My Afternoon with a Shiite Muslim

“Fear always springs from ignorance.”
~  Emerson ~

“Keep your friends close, your enemies closer.”
~  Tsun Tzu ~

“Don’t flaunt your ignorance!”
~ My Father ~


At the risk of acting against my father’s advice, I must admit that I have a fear of Muslims. Not a fear… an anxiety… Not an anxiety… a, umm, it’s more like, I don’t know. That’s it! I don’t know. I do not know much about Muslims and the Islamic faith. I am ignorant of almost everything having to do with their faith and culture.

I do know that there are about 1.5 billion Muslims in the world. That’s billion – with a B. I know that most of them (by a 3-1 margin) live in Asia-Pacific countries and not the Middle East, as everyone seems to think. I also know that a certain number of them would like to kill me and my fellow Americans. That’s about what I know.

My ignorance has produced my fear/anxiety/uneasiness, etc., so I decided to do something about that.

There is a group of men that I know, made up mostly of current or former Catholic priests, Christian theologians, etc. These men, now well into their seventies, reunite each year to discuss the great issues of life. These are incredibly learned men, experienced and faithful. Their age and experience affords them a shorthand conversational style and knowing accountability reserved for those who have known each other longer than most of us have been alive. These men cannot BS each other. They’ve simply known each other way too long.

I heard that this year, among other topics at their reunion, they were interested in learning more about Islam. They were inviting a representative from the Islamic Center of America to spend the afternoon with them – teaching them about his faith and engaging in a lively exchange of questions and answers. When I learned of their agenda, I asked if I might attend. Remarkably, they agreed.

The timing of this interfaith get-together was not lost on anyone in the room. Bin Laden had just been found and eliminated days ago. There was a renewed sense of patriotism in the room, a quiet pride, like a group of University of Michigan alumni grinning about their win over Ohio State. “We knew we’d beat ‘em… eventually.” Into this room a man must come and explain to us why his religion was a peaceful one and really is not to blame for all of us having to take our shoes off before boarding a plane. He had a pretty tough job.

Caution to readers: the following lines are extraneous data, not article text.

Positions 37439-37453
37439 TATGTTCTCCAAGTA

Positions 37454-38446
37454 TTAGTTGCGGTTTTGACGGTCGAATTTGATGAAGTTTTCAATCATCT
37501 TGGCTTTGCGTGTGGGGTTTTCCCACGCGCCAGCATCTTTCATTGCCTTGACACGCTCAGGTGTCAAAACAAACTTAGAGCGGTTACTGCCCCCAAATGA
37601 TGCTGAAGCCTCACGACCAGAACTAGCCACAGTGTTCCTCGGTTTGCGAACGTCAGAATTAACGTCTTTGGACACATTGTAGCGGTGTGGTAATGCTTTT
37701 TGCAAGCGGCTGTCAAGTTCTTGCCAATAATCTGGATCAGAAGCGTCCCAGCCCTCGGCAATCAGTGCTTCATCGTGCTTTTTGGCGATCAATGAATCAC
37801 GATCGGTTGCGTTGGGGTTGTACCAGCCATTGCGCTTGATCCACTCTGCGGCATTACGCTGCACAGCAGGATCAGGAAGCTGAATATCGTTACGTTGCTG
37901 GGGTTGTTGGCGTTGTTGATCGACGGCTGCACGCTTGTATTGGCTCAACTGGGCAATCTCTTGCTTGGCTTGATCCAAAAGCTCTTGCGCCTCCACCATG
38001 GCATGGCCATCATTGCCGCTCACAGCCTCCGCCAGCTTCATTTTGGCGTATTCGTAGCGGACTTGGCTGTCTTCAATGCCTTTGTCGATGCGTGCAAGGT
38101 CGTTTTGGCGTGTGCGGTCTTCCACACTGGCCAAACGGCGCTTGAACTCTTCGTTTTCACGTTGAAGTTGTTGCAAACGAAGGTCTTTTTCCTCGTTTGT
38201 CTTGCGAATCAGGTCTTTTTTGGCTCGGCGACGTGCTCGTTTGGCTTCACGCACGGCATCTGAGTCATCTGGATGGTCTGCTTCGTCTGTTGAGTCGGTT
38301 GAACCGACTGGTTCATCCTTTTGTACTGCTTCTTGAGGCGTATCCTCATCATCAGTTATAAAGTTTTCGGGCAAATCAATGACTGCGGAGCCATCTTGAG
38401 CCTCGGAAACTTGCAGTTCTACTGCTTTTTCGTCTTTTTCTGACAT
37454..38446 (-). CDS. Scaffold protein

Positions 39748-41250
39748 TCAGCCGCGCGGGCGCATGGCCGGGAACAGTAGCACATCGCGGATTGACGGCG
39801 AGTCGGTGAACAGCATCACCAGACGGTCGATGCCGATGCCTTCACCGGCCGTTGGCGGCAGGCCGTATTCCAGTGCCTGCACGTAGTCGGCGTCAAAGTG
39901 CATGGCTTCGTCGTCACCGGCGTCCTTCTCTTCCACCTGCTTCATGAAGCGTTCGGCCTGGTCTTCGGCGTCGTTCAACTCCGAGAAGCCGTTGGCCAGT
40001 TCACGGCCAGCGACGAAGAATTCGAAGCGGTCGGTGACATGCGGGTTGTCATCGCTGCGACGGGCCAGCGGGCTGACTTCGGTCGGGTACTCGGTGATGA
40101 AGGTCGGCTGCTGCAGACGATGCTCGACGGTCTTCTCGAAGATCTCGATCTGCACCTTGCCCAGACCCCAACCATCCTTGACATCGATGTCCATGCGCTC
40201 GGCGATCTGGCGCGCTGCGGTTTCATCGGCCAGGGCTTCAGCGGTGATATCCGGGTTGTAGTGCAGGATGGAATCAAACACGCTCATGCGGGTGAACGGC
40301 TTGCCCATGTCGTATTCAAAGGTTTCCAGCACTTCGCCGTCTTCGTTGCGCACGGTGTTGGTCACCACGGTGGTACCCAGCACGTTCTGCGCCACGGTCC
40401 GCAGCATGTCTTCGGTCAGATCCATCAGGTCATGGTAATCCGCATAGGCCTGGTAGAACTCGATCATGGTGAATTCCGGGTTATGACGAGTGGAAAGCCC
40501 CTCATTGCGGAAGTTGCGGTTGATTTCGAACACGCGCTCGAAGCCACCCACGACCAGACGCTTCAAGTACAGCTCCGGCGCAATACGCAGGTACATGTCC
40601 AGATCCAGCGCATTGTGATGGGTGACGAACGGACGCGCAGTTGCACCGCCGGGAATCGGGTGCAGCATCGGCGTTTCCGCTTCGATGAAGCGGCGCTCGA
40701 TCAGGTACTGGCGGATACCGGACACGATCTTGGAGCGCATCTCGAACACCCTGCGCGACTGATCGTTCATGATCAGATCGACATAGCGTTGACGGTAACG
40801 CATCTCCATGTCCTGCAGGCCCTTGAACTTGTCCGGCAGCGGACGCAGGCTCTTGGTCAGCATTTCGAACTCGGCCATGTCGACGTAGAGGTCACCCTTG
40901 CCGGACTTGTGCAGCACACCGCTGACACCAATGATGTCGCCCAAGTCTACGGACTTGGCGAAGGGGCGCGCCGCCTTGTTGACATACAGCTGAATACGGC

To say that he did well would be an understatement. This man spoke eloquently and directly. He was perfect, explaining all of the pillars of his faith, the rites of prayer and fasting and pilgrimage. He talked about the relationship between Judeo-Christian beliefs and Islam. Then he talked about the elephant in the room. He said there are differences between what the faith tells Muslims to do and what individual cultures dictate. He couldn’t understand where Saudi Arabia got it’s notions about women, or al-Qaeda dreamed up the 72 virgin bit… “Certainly not from the Qur’an”, he told us. This made some sense. Certainly there are cultural differences within Christianity that dictate whether or not a woman covers her head in church, or whether you can eat meat on Fridays, etc. These are not found in the Bible, yet they have become “part of the faith”.

He told us how his religion has it’s share of nut-jobs, as all religions do. ”It’s just our time in the barrel, I guess…,” he said. Indeed. He said he understood why so many Americans tend to lump all Muslims together. It’s human nature. Imagine being a Muslim or Jew being slaughtered (and cannibalized!) after fighting side by side during the Siege of Jerusalem in 1099, then someone tells you what a peaceful religion Christianity is… We all have our “time in the barrel.”

However, today is today and The Crusades were a thousand years ago (and 9/11 was ten years ago). While we can never forget these horrific moments in our shared history, if we are to be men and women of faith we are called to forgive, and forgiveness begins with understanding.

I heard a great deal from my new Shiite friend. I certainly disagree with some of what he has to say, and although I am not going to be converting to Islam, I do have the beginnings of an understanding of it. He invited me down to his mosque (the largest in North America) to witness evening prayers and to read the chapter in the Qur’an about Mary the blessed virgin. I invited him to appear on our (Christian) radio talk show. We both said, “Yes,” to each other. It’s a start. I realize that there are massive differences between us. Cultural, philosophical, spiritual… It seems to me we have a choice. We can fear these differences or we can try to understand them, and even, from time to time, celebrate them.

I am not naive.

But I am hopeful.

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One thought on “My Afternoon with a Shiite Muslim

  1. New experiences are ALWAYS good….maybe not on immediate face value, but good ultimately nonetheless.